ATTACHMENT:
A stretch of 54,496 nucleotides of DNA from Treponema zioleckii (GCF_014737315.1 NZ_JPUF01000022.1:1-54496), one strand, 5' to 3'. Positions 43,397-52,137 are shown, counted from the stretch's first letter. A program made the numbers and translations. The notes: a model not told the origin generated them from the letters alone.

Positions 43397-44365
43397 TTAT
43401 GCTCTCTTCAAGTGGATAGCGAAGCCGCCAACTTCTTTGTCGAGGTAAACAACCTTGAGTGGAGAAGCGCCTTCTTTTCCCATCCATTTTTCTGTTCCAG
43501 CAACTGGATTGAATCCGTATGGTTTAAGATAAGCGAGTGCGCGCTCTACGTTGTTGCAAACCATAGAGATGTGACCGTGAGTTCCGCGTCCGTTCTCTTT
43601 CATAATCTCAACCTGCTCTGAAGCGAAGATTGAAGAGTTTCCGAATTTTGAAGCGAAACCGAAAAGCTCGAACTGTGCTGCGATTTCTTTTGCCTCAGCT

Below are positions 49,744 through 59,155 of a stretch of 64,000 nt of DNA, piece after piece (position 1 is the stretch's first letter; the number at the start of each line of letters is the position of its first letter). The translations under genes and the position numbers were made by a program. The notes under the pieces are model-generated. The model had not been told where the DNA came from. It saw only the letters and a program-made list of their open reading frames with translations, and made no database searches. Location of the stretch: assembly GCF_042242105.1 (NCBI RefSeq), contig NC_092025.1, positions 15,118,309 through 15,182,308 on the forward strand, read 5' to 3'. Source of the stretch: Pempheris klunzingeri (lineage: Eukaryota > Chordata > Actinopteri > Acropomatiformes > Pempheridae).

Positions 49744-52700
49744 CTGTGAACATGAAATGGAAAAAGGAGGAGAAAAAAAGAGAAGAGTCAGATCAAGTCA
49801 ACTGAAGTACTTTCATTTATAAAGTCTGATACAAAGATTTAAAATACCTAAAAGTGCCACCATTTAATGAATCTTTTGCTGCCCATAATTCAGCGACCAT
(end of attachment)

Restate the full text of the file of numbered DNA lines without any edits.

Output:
A stretch of 54,496 nucleotides of DNA from Treponema zioleckii (GCF_014737315.1 NZ_JPUF01000022.1:1-54496), one strand, 5' to 3'. Positions 43,397-52,137 are shown, counted from the stretch's first letter. A program made the numbers and translations. The notes: a model not told the origin generated them from the letters alone.

Positions 43397-44365
43397 TTAT
43401 GCTCTCTTCAAGTGGATAGCGAAGCCGCCAACTTCTTTGTCGAGGTAAACAACCTTGAGTGGAGAAGCGCCTTCTTTTCCCATCCATTTTTCTGTTCCAG
43501 CAACTGGATTGAATCCGTATGGTTTAAGATAAGCGAGTGCGCGCTCTACGTTGTTGCAAACCATAGAGATGTGACCGTGAGTTCCGCGTCCGTTCTCTTT
43601 CATAATCTCAACCTGCTCTGAAGCGAAGATTGAAGAGTTTCCGAATTTTGAAGCGAAACCGAAAAGCTCGAACTGTGCTGCGATTTCTTTTGCCTCAGCT

Below are positions 49,744 through 59,155 of a stretch of 64,000 nt of DNA, piece after piece (position 1 is the stretch's first letter; the number at the start of each line of letters is the position of its first letter). The translations under genes and the position numbers were made by a program. The notes under the pieces are model-generated. The model had not been told where the DNA came from. It saw only the letters and a program-made list of their open reading frames with translations, and made no database searches. Location of the stretch: assembly GCF_042242105.1 (NCBI RefSeq), contig NC_092025.1, positions 15,118,309 through 15,182,308 on the forward strand, read 5' to 3'. Source of the stretch: Pempheris klunzingeri (lineage: Eukaryota > Chordata > Actinopteri > Acropomatiformes > Pempheridae).

Positions 49744-52700
49744 CTGTGAACATGAAATGGAAAAAGGAGGAGAAAAAAAGAGAAGAGTCAGATCAAGTCA
49801 ACTGAAGTACTTTCATTTATAAAGTCTGATACAAAGATTTAAAATACCTAAAAGTGCCACCATTTAATGAATCTTTTGCTGCCCATAATTCAGCGACCAT